Think you might have IBD? Here’s what you can do!

Digestive issues can lead to a lot of confusion. What is causing this pain? Where is the blood in the toilet coming from? Why do I have to use the bathroom so often? Finding the cause of these symptoms is so important, not just for getting treatment, but also for peace of mind in knowing what is happening in your body.

Years ago, diseases like Crohn’s disease and ulcerative colitis were not well known or understood. Although there are still a lot of misconceptions about inflammatory bowel disease, the names of these diseases are more commonly known, which can help those who may just starting to notice symptoms get diagnosed and treated more quickly.

What are the symptoms of IBD?

If you think you might have inflammatory bowel disease, but have not received a diagnosis yet, you may be dealing with issues both within and outside of the digestive tract. The most common symptoms that may cause an individual to believe they have IBD are abdominal pain, bloody diarrhea, urgency to use the bathroom, and mouth ulcers. There are many other symptoms that may also be present that may not point directly to IBD, such as fatigue, weight loss, joint pain, or eye inflammation. If you are experiencing these symptoms, you should speak with a doctor immediately. You primary care doctor may be a good place to start, but also look for a gastroenterologist who specialized in the diagnosis and treatment of IBD.

Other possible conditions

There are other diagnoses that may include some of the same symptoms of IBD, but are not the same and may require completely different treatment. Here are some of the most common conditions that may be mistaken for IBD.

Irritable bowel syndrome is often confused for IBD, not just because of the symptoms of abdominal pain and diarrhea, but because of the similar acronym of IBS. A major difference here is the presence of inflammation in IBD, which is not present in irritable bowel symptom. IBS can often be treated with changes to diet and reduction of stress.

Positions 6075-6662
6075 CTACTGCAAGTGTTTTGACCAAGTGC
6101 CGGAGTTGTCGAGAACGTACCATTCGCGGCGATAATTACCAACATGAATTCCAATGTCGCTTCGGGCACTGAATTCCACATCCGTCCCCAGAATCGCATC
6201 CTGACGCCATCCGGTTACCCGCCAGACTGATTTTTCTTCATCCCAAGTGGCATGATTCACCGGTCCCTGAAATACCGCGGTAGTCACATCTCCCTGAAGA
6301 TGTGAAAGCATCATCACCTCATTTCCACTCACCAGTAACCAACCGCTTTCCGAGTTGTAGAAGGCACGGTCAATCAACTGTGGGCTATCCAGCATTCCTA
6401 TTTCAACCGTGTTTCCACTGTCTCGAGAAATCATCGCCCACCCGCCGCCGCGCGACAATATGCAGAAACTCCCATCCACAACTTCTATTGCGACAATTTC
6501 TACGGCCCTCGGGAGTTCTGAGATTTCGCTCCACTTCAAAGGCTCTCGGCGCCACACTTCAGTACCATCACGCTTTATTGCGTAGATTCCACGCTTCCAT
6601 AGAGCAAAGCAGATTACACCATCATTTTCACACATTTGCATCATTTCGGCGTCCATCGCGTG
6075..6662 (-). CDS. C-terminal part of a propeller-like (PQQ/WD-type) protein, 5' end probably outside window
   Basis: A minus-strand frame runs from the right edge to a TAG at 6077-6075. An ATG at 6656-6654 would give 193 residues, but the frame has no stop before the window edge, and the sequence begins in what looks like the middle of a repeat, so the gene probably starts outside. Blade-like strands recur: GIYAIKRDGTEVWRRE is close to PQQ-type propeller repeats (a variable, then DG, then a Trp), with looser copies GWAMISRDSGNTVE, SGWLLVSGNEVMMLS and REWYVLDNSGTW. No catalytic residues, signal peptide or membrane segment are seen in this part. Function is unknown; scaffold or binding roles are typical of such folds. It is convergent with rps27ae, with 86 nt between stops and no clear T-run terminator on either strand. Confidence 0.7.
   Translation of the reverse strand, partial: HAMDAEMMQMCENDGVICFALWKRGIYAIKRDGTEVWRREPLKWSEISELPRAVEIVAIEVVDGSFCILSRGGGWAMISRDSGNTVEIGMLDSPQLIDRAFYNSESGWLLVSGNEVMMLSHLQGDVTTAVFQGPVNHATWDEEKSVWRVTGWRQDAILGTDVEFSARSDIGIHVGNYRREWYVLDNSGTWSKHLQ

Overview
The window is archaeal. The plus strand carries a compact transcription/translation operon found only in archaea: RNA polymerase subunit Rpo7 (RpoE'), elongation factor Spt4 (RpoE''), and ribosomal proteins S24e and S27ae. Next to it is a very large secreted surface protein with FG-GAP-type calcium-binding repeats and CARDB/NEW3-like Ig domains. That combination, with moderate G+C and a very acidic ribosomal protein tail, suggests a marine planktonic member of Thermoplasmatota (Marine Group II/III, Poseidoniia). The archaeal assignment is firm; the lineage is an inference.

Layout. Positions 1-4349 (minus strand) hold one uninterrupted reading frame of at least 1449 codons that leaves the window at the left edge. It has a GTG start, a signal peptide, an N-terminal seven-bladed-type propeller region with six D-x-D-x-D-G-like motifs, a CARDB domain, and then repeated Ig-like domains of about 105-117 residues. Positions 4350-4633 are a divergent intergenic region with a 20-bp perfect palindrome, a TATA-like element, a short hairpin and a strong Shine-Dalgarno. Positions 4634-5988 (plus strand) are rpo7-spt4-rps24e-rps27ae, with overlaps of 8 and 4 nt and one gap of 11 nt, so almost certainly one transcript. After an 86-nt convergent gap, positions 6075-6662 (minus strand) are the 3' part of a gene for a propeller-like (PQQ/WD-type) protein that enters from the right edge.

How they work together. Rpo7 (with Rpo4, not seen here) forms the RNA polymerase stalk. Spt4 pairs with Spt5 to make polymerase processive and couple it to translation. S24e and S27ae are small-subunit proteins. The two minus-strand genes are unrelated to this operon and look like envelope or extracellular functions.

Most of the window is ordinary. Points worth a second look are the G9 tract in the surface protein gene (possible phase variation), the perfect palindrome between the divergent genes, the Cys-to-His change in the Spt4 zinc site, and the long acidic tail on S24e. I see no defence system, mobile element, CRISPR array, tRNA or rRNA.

Celiac disease also comes with symptoms of abdominal pain and diarrhea, along with weight loss and sometimes bloody stool. Individuals with celiac disease have an intolerance for gluten (a protein found in wheat) which causes an immune response in their small intestine. It can be treated by removing gluten from the diet.

Other conditions that mimic some of the symptoms of IBD are intestinal tuberculosis, diverticulitis, bowel cancer, and Behcet’s disease. The underlying issue and treatment for each of these conditions may vary widely, which is why it is important to speak with a specialist who knows the difference between these conditions and can make sure you can an accurate diagnosis and treatment.

What are the next steps?

As mentioned previously, if you are experiencing any of these symptoms, and suspect you may have an inflammatory bowel disease, find a gastroenterologist in your area that specializes in IBD. Your primary care doctor will likely have a recommendation of a respected gastroenterologist and may be able to help you set up an initial appointment. If you do not currently have a primary care doctor you visit, do your research before choosing a gastroenterologist to ensure you are getting the best treatment possible. You can look for reviews online or speak to others who have visited one before.

Unfortunately there is no one test that can determine whether or not you have IBD, so the gastroenterologist will take a detailed medical history and a physical examination. They will likely take a blood and stool sample for testing and set up a scope (endoscopy and colonoscopy) to get a look inside your digestive tract. During that scope they will likely biopsy some of your intestine for testing. They may also do some other scans or imaging in the process of determining a diagnosis.

It may still take some time before a diagnosis is able to be determined. For many individuals, it may be years since the start of symptoms before a diagnosis is given, which is why it is important to seek out medical help early on after you begin noticing symptoms. If you ever feel you are not getting the proper treatment, do not be afraid to get a second opinion from another gastroenterologist. If it is determined that you have IBD, it is always better to begin treatment before the symptoms worsen.

This article represents the opinions, thoughts, and experiences of the author; none of this content has been paid for by any advertiser. The InflammatoryBowelDisease.net team does not recommend or endorse any products or treatments discussed herein. Learn more about how we maintain editorial integrity here.

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